Apple will take the wraps off the latest iPhone during a media event on Sept. 10, according to All Things D, and speculation that it will offer a mid-tier version of its iconic handset has never been louder. And there’s no shortage of opinion regarding whether Apple should make such a move: John Gruber argues that while Apple’s strategy of selling older iPhones at discounted prices has been a success, the company “needs to push the low end of the iPhone market even lower” with a new, mid-tier iPhone that can compete better in non-subsidized markets. Tony Bradley of Forbes, on the other hand, writes that “A cheap iPhone makes absolutely no sense” because Apple remains a profit-making machine without having “to pander to a bargain basement market.”
The shrinking revenue gap between iOS and Android apps
Most arguments in favor of a cheap iPhone are as simple as they are compelling: Android’s dominance continues to grow thanks in part to low- and mid-range devices both in advanced and, increasingly, in emerging markets. But the most persuasive and insightful piece I’ve read this week is from analyst Benedict Evans, who writes that Apple’s ever-shrinking market share puts iOS at risk of losing its status as the premier mobile ecosystem to Android.
Evans points out that while Apple’s App Store has long been the more lucrative distribution platform for developers, recent data from Distimo suggests that may be changing: Revenue from apps downloaded from Google Play increased 67 percent over the last six months, according to Distimo estimates, while App Store revenues increased only 15 percent. That revenue gap – which is now shrinking – is a big reason why the best smartphone apps are generally available for the iPhone before the come to Android, Evans rightly notes. That’s an important selling point for Apple, and a cheap iPhone could help keep iOS as the top priority in the minds of developers.
The need to tread carefully
Of course, a cheap iPhone would only hasten the narrowing of that revenue gap because it would appeal to the same budget-conscious users who buy low- to mid-range Android products – and who are far more reluctant to spend money on apps than their iPhone-toting counterparts. And there are other obvious downsides: A discounted Apple handset made of second-rate materials risks tarnishing image as a provider of only top-of-the-line products and services, and it wouldn’t generate the luxurious margins the rest of Apple’s lineup enjoys. Apple could help protect its brand, though, by offering a cheap iPhone only in the emerging markets where growth will be explosive over the next several years, and it could even roll out an entirely new brand for a more affordable handset.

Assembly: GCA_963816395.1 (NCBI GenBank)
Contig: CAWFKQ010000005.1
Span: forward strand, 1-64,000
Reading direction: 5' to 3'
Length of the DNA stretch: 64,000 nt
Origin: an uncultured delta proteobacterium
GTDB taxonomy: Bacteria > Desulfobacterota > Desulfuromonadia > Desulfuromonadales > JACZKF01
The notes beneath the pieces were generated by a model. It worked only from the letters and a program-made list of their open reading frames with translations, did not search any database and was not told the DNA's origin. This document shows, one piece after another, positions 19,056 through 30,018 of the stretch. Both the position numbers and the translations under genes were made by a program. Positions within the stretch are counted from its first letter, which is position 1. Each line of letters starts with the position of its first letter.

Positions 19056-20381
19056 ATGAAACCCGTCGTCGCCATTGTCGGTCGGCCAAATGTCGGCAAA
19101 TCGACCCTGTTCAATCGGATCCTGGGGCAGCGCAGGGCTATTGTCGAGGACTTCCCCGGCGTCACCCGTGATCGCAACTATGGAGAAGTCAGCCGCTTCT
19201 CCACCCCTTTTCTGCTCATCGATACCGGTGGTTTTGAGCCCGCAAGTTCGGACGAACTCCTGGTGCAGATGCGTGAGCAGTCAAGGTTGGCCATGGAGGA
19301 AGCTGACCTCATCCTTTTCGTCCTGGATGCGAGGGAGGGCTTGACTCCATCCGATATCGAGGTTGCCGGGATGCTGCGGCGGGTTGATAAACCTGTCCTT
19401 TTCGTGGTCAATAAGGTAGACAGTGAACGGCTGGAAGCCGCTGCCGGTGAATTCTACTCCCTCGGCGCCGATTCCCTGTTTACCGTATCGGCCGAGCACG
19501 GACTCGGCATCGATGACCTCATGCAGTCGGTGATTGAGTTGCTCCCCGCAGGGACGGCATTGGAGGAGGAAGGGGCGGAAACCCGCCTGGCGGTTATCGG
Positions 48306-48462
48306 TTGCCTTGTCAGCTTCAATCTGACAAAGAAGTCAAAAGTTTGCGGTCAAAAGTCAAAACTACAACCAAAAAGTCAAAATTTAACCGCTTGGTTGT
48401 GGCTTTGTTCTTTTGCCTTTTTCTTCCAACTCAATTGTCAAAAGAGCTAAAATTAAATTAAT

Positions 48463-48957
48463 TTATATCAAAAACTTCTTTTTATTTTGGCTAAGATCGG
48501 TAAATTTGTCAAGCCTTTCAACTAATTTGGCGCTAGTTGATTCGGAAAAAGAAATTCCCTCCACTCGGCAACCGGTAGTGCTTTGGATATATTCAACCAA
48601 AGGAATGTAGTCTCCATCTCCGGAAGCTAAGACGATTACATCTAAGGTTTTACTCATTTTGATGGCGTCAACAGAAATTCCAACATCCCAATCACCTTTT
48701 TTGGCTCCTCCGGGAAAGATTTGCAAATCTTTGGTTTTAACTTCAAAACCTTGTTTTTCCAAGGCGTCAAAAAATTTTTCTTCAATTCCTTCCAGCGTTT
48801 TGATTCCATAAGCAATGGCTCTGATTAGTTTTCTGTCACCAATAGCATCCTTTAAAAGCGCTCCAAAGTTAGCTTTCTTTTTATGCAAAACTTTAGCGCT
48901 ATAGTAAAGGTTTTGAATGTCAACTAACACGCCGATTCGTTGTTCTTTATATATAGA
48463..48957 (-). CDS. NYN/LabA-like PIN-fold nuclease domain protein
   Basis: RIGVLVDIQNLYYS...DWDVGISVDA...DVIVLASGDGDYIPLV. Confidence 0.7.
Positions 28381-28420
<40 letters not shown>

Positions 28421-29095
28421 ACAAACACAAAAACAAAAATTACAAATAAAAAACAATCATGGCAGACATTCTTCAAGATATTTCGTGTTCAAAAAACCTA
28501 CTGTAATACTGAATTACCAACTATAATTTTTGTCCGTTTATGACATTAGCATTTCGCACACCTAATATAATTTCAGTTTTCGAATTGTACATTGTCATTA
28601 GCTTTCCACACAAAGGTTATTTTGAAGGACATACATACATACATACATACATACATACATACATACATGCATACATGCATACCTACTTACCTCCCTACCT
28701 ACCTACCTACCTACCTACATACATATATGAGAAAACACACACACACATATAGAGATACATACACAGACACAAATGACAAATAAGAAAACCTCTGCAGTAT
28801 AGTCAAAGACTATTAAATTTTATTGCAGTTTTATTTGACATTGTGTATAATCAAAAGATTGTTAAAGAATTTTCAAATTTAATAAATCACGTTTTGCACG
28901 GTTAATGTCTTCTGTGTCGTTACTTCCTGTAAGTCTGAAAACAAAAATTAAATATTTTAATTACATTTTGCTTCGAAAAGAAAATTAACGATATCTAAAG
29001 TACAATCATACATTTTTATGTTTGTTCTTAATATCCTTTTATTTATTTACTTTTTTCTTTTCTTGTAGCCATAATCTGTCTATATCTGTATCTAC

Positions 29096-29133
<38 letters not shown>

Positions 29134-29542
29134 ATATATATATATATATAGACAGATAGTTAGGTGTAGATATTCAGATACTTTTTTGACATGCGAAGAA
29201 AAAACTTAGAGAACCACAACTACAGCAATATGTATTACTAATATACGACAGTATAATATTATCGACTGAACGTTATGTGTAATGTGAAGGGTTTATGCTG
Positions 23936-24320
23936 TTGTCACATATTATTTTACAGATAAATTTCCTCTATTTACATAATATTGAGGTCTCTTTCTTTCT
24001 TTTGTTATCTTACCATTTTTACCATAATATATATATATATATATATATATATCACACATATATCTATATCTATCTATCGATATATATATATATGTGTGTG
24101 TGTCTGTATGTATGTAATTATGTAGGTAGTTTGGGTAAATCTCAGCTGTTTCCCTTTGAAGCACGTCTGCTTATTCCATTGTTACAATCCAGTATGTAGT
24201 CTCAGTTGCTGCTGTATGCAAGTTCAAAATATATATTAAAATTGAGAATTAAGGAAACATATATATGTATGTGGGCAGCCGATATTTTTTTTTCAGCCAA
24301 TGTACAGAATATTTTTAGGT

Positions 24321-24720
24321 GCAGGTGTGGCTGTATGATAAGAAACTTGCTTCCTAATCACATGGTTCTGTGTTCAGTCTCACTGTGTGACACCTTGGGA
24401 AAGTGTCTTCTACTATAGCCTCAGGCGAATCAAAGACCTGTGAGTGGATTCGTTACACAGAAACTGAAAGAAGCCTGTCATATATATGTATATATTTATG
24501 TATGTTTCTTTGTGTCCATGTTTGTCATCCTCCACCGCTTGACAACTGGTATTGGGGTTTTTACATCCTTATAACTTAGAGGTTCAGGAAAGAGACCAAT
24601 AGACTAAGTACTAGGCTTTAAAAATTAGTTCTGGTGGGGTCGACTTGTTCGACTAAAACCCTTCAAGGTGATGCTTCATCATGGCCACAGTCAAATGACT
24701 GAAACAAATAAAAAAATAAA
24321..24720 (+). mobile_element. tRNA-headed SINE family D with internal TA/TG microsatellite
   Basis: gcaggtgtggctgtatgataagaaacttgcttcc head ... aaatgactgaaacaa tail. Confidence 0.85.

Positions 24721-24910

But Apple will continue to do just fine for the foreseeable future even if it opts not to expand its lineup with a lower-end phone. The iPhone remains the most popular phone on the planet, Apple’s ecosystem of tablet apps is far superior to Android’s, and developers are likely to swoon later this year when the company trots out iOS 7, which CEO Tim Cook has said “is the biggest change to iOS since the introduction of the iPhone.” A cheaper iPhone would allow Apple to reach far more users worldwide than it can now, and I believe that would be a good move overall. But even if Apple doesn’t introduce a less expensive handset next month, there’s no reason to believe that Android is in position to run the table.